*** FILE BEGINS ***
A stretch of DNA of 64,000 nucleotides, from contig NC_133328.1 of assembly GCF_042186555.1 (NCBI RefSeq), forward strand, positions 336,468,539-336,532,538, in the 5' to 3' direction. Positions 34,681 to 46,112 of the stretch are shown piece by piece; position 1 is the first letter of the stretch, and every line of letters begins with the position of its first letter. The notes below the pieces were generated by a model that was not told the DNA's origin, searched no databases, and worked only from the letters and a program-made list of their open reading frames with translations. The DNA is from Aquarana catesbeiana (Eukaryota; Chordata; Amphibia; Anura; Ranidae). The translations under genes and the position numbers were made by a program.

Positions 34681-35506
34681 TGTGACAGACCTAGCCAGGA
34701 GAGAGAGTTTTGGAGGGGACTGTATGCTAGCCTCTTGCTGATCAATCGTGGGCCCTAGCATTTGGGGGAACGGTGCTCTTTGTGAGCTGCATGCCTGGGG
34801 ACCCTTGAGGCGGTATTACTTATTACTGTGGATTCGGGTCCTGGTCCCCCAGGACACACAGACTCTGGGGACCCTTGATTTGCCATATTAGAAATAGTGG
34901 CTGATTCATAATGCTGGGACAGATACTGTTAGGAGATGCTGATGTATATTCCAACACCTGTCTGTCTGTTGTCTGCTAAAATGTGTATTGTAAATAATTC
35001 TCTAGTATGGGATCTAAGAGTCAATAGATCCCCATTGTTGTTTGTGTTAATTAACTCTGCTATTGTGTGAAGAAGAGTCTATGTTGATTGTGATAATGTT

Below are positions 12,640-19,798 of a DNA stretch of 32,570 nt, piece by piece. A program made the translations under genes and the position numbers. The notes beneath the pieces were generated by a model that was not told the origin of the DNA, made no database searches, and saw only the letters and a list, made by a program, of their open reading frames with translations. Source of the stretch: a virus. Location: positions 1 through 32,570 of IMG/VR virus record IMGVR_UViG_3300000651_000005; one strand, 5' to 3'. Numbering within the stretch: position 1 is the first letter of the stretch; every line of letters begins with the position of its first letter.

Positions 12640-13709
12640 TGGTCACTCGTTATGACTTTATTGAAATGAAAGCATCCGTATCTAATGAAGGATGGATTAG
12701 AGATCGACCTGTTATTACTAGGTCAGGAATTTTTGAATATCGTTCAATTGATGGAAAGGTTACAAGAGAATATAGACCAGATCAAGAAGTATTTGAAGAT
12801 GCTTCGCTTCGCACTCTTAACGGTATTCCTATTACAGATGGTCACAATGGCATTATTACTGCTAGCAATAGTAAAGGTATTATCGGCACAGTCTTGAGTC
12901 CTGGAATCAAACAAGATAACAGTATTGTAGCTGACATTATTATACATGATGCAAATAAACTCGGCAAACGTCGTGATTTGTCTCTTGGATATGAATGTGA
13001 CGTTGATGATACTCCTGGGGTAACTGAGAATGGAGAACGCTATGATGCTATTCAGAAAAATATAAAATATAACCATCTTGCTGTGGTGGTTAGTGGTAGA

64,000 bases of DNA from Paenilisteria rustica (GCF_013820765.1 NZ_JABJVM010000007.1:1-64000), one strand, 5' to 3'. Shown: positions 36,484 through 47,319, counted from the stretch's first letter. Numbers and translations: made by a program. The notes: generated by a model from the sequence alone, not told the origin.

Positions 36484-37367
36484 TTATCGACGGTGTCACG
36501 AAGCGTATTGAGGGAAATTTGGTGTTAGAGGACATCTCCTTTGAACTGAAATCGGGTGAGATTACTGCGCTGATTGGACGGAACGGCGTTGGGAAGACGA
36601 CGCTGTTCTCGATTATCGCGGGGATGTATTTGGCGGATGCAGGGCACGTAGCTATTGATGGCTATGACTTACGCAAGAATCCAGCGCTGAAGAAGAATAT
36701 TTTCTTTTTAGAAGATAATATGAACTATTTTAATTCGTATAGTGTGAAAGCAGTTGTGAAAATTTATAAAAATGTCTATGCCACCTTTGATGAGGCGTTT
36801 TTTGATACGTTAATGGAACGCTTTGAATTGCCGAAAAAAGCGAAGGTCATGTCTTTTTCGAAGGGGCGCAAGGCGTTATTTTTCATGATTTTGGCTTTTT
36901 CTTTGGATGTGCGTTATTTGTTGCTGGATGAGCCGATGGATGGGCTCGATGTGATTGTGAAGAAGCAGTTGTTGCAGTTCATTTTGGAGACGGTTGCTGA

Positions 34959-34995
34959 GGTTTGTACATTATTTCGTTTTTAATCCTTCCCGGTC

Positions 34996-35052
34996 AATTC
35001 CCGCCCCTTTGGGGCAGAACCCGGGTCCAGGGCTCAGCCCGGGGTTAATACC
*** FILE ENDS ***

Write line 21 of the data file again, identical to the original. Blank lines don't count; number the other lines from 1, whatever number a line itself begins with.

36801 TTTGATACGTTAATGGAACGCTTTGAATTGCCGAAAAAAGCGAAGGTCATGTCTTTTTCGAAGGGGCGCAAGGCGTTATTTTTCATGATTTTGGCTTTTT